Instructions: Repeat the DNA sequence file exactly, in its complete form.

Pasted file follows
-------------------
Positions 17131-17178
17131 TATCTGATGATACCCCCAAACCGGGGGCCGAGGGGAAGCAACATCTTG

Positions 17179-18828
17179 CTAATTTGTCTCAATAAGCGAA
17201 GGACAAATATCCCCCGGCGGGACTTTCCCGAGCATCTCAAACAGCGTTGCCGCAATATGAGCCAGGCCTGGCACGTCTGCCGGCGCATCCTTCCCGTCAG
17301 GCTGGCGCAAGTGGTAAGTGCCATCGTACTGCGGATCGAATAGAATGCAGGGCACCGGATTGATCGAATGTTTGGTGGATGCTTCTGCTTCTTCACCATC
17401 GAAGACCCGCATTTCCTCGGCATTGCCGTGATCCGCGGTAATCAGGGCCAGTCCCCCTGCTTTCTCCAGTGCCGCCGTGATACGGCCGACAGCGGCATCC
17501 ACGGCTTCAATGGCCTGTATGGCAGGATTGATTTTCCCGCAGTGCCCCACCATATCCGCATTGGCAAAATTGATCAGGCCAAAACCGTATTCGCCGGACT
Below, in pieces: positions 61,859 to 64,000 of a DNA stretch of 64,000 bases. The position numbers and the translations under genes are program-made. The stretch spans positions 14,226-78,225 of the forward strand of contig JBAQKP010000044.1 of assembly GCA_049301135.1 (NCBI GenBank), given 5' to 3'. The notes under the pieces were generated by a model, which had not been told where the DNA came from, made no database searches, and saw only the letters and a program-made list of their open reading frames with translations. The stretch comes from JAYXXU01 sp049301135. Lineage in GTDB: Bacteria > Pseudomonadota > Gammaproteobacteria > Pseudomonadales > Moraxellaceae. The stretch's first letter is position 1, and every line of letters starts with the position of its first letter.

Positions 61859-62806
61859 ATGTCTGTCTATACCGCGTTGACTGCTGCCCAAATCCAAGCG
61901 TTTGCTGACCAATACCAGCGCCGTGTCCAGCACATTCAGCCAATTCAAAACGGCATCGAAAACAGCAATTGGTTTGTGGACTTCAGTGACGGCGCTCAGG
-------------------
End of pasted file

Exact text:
Positions 17131-17178
17131 TATCTGATGATACCCCCAAACCGGGGGCCGAGGGGAAGCAACATCTTG

Positions 17179-18828
17179 CTAATTTGTCTCAATAAGCGAA
17201 GGACAAATATCCCCCGGCGGGACTTTCCCGAGCATCTCAAACAGCGTTGCCGCAATATGAGCCAGGCCTGGCACGTCTGCCGGCGCATCCTTCCCGTCAG
17301 GCTGGCGCAAGTGGTAAGTGCCATCGTACTGCGGATCGAATAGAATGCAGGGCACCGGATTGATCGAATGTTTGGTGGATGCTTCTGCTTCTTCACCATC
17401 GAAGACCCGCATTTCCTCGGCATTGCCGTGATCCGCGGTAATCAGGGCCAGTCCCCCTGCTTTCTCCAGTGCCGCCGTGATACGGCCGACAGCGGCATCC
17501 ACGGCTTCAATGGCCTGTATGGCAGGATTGATTTTCCCGCAGTGCCCCACCATATCCGCATTGGCAAAATTGATCAGGCCAAAACCGTATTCGCCGGACT
Below, in pieces: positions 61,859 to 64,000 of a DNA stretch of 64,000 bases. The position numbers and the translations under genes are program-made. The stretch spans positions 14,226-78,225 of the forward strand of contig JBAQKP010000044.1 of assembly GCA_049301135.1 (NCBI GenBank), given 5' to 3'. The notes under the pieces were generated by a model, which had not been told where the DNA came from, made no database searches, and saw only the letters and a program-made list of their open reading frames with translations. The stretch comes from JAYXXU01 sp049301135. Lineage in GTDB: Bacteria > Pseudomonadota > Gammaproteobacteria > Pseudomonadales > Moraxellaceae. The stretch's first letter is position 1, and every line of letters starts with the position of its first letter.

Positions 61859-62806
61859 ATGTCTGTCTATACCGCGTTGACTGCTGCCCAAATCCAAGCG
61901 TTTGCTGACCAATACCAGCGCCGTGTCCAGCACATTCAGCCAATTCAAAACGGCATCGAAAACAGCAATTGGTTTGTGGACTTCAGTGACGGCGCTCAGG